Initiation of transcription of protein-encoding genes by RNA polymerase II was thought to require transcription factor TFIID, a complex comprising the TATA-binding protein (TBP) and TBP-associated factors (TAFs). In the presence of TBP-free TAF complex (TFTC), initiation of polymerase II transcription can occur in the absence of TFIID. TFTC contains several subunits that have been shown to play the role of transcriptional coactivators, including the GCN5 histone acetyltransferase (HAT), which acetylates histone H3 in a nucleosomal context. Here we analyze the coactivator function of TFTC. We show direct physical interactions between TFTC and the two distinct activation regions (H1 and H2) of the VP16 activation domain, whereas the HAT-containing coactivators, p300/CBP (CREB-binding protein), interact only with the H2 subdomain of VP16. Accordingly, cell transfection experiments demonstrate the requirement of both p300 and TFTC for maximal transcriptional activation by GAL-VP16. In agreement with this finding, we show that in vitro on a chromatinized template human TFTC mediates the transcriptional activity of the VP16 activation domain in concert with p300 and in an acetyl-CoA-dependent manner. Thus, our results suggest that these two HAT-containing co-activators, p300 and TFTC, have complementary rather than redundant roles during the transcriptional activation process. PMID:12107188

  8. Recognition of Unmodified Histone H3 by the First PHD Finger of Bromodomain-PHD Finger Protein 2 Provides Insights into the Regulation of Histone Acetyltransferases Monocytic Leukemic Zinc-finger Protein (MOZ) and MOZ-related factor (MORF)*

    PubMed Central

    Qin, Su; Jin, Lei; Zhang, Jiahai; Liu, Lei; Ji, Peng; Wu, Mian; Wu, Jihui; Shi, Yunyu

    2011-01-01

    MOZ (monocytic leukemic zinc-finger protein) and MORF (MOZ-related factor) are histone acetyltransferases important for HOX gene expression as well as embryo and postnatal development. They form complexes with other regulatory subunits through the scaffold proteins BRPF1/2/3 (bromodomain-PHD (plant homeodomain) finger proteins 1, 2, or 3). BRPF proteins have multiple domains, including two PHD fingers, for potential interactions with histones. Here we show that the first PHD finger of BRPF2 specifically recognizes the N-terminal tail of unmodified histone H3 (unH3) and report the solution structures of this PHD finger both free and in complex with the unH3 peptide. Structural analysis revealed that the unH3 peptide forms a third antiparallel β-strand that pairs with the PHD1 two-stranded antiparallel β-sheet. The binding specificity was determined primarily through the recognition of arginine 2 and lysine 4 of the unH3 by conserved aspartic acids of PHD1 and of threonine 6 of the unH3 by a conserved asparagine. Isothermal titration calorimetry and NMR assays showed that post-translational modifications such as H3R2me2as, H3T3ph, H3K4me, H3K4ac, and H3T6ph antagonized the interaction between histone H3 and PHD1. Furthermore, histone binding by PHD1 was important for BRPF2 to localize to the HOXA9 locus in vivo. PHD1 is highly conserved in yeast NuA3 and other histone acetyltransferase complexes, so the results reported here also shed light on the function and regulation of these complexes. PMID:21880731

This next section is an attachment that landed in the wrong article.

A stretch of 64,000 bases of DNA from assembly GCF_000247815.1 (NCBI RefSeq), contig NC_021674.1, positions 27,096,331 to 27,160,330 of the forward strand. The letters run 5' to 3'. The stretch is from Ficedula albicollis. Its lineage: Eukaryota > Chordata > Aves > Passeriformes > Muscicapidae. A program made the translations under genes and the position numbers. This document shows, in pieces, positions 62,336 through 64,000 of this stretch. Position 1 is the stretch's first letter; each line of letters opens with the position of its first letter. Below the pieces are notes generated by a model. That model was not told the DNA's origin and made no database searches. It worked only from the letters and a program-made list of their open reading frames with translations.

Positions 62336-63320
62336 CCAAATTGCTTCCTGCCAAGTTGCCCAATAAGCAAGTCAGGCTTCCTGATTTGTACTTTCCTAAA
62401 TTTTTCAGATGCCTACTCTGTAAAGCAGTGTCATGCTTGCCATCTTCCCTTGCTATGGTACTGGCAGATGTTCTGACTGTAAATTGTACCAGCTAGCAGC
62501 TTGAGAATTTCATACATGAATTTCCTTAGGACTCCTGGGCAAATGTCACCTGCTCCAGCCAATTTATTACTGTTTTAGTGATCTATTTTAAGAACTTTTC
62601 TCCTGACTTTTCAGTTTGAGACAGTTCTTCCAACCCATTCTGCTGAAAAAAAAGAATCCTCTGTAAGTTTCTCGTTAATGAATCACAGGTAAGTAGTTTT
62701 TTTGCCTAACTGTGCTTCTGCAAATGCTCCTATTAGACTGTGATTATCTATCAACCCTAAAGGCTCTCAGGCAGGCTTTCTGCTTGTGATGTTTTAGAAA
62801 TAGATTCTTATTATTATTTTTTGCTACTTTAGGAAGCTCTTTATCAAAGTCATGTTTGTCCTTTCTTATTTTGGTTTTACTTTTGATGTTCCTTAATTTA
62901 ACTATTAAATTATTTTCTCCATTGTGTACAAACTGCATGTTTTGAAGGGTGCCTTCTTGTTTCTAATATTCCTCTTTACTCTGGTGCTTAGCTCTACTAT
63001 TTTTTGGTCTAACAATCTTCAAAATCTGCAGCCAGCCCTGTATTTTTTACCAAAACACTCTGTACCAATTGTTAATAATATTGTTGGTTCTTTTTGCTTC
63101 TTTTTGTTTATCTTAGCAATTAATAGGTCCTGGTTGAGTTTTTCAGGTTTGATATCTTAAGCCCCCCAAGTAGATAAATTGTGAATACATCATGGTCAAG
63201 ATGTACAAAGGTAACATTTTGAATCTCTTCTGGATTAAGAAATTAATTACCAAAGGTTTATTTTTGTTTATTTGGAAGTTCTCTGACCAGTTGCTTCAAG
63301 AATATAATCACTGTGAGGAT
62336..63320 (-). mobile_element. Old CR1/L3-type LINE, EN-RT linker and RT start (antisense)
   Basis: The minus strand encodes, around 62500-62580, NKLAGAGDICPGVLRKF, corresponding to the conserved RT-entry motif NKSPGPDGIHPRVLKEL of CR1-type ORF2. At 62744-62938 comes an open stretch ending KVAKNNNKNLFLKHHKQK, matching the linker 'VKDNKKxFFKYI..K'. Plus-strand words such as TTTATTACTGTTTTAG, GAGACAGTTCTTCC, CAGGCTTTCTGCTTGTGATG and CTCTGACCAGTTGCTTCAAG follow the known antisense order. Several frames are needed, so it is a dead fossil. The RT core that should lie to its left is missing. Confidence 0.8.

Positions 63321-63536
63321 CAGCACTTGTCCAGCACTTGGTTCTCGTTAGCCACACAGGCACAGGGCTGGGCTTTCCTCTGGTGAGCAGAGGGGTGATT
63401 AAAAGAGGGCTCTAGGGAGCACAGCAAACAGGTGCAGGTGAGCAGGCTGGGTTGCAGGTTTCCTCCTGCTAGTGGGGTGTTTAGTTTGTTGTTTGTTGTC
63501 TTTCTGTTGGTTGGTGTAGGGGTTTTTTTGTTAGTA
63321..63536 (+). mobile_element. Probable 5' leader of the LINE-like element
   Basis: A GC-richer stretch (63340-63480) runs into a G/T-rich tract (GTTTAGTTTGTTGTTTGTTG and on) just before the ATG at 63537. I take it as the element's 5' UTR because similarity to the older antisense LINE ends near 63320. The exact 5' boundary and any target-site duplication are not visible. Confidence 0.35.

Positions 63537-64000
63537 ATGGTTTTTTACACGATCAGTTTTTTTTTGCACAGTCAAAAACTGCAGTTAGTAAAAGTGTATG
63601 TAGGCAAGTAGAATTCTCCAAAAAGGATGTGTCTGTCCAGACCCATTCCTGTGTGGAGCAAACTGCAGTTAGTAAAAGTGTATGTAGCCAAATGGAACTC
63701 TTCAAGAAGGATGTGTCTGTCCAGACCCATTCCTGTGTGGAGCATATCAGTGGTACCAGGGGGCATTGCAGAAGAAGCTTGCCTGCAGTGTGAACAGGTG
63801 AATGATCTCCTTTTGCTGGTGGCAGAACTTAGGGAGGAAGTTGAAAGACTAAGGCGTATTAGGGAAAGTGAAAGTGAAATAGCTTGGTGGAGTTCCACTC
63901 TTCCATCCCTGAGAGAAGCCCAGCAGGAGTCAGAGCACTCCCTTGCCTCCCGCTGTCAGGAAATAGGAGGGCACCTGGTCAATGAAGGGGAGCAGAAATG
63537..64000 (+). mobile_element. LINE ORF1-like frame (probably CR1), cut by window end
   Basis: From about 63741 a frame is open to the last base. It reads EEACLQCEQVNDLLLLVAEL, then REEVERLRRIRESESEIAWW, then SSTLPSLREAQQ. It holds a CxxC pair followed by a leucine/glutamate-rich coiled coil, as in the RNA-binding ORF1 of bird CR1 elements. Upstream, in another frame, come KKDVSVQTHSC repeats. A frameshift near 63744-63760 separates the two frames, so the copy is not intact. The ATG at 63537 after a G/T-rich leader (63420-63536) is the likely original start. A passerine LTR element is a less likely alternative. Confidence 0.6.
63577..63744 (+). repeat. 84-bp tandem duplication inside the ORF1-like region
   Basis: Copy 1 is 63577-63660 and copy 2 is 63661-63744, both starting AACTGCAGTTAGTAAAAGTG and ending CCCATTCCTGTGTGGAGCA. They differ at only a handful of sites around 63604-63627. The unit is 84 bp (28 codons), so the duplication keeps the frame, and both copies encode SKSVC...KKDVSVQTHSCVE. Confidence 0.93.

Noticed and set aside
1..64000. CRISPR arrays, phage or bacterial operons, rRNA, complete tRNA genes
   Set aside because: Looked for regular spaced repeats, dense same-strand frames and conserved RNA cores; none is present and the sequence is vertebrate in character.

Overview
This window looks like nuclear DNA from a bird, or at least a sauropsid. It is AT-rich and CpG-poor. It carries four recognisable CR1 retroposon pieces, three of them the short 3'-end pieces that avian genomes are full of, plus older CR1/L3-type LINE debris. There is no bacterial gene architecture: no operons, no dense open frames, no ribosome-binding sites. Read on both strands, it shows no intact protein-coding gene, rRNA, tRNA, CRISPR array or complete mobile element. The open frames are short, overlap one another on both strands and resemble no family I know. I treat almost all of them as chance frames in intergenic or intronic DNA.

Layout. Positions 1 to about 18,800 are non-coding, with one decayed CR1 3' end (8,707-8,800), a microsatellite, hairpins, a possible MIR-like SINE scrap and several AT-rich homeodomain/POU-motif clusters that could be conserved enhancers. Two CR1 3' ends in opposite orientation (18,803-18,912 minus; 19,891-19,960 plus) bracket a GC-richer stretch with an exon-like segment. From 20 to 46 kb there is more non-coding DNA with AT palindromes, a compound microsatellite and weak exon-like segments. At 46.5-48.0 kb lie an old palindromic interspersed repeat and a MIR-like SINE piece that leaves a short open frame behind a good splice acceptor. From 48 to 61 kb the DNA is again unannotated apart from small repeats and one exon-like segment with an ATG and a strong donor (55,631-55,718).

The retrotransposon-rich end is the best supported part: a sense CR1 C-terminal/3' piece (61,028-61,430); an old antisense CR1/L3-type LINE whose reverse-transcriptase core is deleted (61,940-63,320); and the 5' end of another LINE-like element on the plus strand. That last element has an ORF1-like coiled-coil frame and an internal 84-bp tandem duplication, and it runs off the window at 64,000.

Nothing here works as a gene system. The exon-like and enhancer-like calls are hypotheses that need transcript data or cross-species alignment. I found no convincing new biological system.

9. Amidoligases with ATP-grasp, glutamine synthetase-like and acetyltransferase-like domains: synthesis of novel metabolites and peptide modifications of proteins

    PubMed Central

    Iyer, Lakshminarayan M.; Abhiman, Saraswathi; Burroughs, A. Maxwell; Aravind, L.

    2011-01-01